BIU publishes ten games industry demands ahead of the 2017 parliamentary elections in Germany

BIU publishes ten games industry demands ahead of the 2017 parliamentary elections in Germany
Reichstag building with dome in Berlin, Germany.

Berlin, 20 December 2016 – The BIU, the German Games Industry Association, has this week published a list of ten demands aimed at policymakers ahead of the 2017 parliamentary elections. With Germany increasingly losing in importance as a development centre for games, the association’s list outlines measures to support the German games industry with the objective of improving conditions for the sector and strengthening Germany as a game development centre of international standing.
The demands make reference to recent developments, such as job cuts at a number of German development studios and a reduction in the domestic revenue share of computer and video games developed in Germany. According to recent figures, home-grown titles accounted for just 6.5 per cent of games revenue in the country – although Germany has a large number of internationally competitive flagship developers. The BIU believes that insufficient political and economic incentives for the industry in Germany are mainly to blame for this negative trend. It has now addressed this situation with its list of ten demands and concrete suggestions for improvements. The list of demands was sent to numerous members of parliament and party strategists. It is intended to serve as a basis for the large number of forthcoming discussions with members of parliament, party strategists, their teams and ministry officials in the run-up to the 2017 parliamentary elections.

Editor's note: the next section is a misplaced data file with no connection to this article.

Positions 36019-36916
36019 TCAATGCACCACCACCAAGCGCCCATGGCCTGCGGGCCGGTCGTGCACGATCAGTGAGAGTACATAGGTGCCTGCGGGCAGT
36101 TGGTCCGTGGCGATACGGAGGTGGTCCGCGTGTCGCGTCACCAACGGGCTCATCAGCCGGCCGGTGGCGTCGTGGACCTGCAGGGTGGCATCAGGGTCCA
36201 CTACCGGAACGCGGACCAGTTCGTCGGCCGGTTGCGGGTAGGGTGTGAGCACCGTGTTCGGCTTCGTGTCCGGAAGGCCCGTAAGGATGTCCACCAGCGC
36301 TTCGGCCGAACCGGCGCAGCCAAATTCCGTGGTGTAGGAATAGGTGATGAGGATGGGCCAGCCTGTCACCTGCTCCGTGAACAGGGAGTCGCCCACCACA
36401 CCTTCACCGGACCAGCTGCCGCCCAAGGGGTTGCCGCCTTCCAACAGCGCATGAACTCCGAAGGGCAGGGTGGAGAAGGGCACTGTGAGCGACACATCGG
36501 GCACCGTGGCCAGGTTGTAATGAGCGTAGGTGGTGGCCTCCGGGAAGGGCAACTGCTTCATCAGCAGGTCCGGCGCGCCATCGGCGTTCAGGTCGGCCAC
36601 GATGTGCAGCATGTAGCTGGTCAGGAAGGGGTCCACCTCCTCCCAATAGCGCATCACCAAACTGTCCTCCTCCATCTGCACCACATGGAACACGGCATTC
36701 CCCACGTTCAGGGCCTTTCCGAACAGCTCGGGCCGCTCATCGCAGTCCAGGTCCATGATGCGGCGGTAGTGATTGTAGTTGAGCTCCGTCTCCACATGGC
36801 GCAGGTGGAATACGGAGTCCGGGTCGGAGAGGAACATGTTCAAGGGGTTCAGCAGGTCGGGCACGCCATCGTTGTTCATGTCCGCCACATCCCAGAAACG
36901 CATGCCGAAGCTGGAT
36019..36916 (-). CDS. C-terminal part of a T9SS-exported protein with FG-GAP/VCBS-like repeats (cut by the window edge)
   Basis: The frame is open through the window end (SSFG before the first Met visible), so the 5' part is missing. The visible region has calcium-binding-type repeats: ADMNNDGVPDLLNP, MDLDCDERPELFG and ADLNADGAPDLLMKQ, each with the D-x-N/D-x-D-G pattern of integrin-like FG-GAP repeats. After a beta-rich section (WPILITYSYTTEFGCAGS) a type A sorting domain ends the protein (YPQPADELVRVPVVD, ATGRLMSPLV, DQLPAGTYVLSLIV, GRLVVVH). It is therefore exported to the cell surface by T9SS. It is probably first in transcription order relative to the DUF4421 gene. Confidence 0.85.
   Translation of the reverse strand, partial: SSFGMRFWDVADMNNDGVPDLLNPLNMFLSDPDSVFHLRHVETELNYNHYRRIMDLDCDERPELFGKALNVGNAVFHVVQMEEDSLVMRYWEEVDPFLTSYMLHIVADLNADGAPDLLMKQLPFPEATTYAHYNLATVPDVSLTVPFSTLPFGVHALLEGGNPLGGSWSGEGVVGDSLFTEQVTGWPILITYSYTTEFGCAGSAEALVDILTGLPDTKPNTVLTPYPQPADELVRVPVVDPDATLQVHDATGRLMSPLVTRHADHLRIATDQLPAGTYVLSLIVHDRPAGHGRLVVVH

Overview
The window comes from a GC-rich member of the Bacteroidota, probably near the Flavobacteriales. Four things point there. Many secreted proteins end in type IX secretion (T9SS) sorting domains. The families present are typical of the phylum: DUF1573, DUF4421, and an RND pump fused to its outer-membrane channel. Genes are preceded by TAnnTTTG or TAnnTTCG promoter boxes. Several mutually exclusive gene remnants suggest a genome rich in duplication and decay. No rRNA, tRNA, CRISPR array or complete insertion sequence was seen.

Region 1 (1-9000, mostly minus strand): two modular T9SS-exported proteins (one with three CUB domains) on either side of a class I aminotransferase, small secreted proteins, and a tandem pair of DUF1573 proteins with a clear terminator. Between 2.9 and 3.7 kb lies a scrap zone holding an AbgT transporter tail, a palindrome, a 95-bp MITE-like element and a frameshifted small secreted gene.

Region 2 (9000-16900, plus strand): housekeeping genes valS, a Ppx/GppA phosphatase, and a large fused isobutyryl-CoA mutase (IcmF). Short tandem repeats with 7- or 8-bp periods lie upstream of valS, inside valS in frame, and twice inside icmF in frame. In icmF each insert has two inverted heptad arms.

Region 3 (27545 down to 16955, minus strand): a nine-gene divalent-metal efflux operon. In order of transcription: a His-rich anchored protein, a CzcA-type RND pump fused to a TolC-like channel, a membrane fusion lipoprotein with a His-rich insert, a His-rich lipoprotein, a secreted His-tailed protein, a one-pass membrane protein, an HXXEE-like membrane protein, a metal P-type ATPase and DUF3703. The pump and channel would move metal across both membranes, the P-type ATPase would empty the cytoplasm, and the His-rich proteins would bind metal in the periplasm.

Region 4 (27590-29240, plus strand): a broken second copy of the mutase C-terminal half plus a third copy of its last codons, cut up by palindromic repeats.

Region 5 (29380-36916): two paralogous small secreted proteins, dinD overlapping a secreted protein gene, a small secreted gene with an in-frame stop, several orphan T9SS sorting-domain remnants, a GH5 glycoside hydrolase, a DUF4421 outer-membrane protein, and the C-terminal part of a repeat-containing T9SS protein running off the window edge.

[quotation cite=”Dr Maximilian Schenk, Geschäftsführer BIU”]‘The underlying conditions for Germany as a games hotspot need to be improved as quickly as possible. The games industry does not have time to sit by while nothing is done during another parliamentary term.’[/quotation] Both as a centre of business and as a cultural nation, Germany cannot afford to take a back seat internationally as a development hotspot for games. They are a medium of the future. Other countries such as the UK and France have already surged further and further ahead of Germany in the past by offering strategic, consistent support for the games industry. The underlying conditions for Germany as a games hotspot need to be improved as quickly as possible. The games industry does not have time to sit by while nothing is done during another parliamentary term,’ says Dr Maximilian Schenk.
Summary of the ten demands:

  1. Introduce systematic government incentives for games
    To systematically promote games as a cultural asset and to halt Germany’s progressive loss of significance as a game development centre, the government must fulfil its role and roll out relevant incentives for the games industry. The BIU has submitted a modern model of tax incentives for games companies to this end.
  2. Finally implement a comprehensive reform of the protection of minors in the media environment
    The legal framework for the protection of minors in Germany is out of date and does not take account of the way in which children and young people consume media today. The German Protection of Young Persons Act (JuSchG) and the Interstate Treaty on the Protection of Minors (JMStV) must be modernised, dovetailed better with one another and made internationally compatible.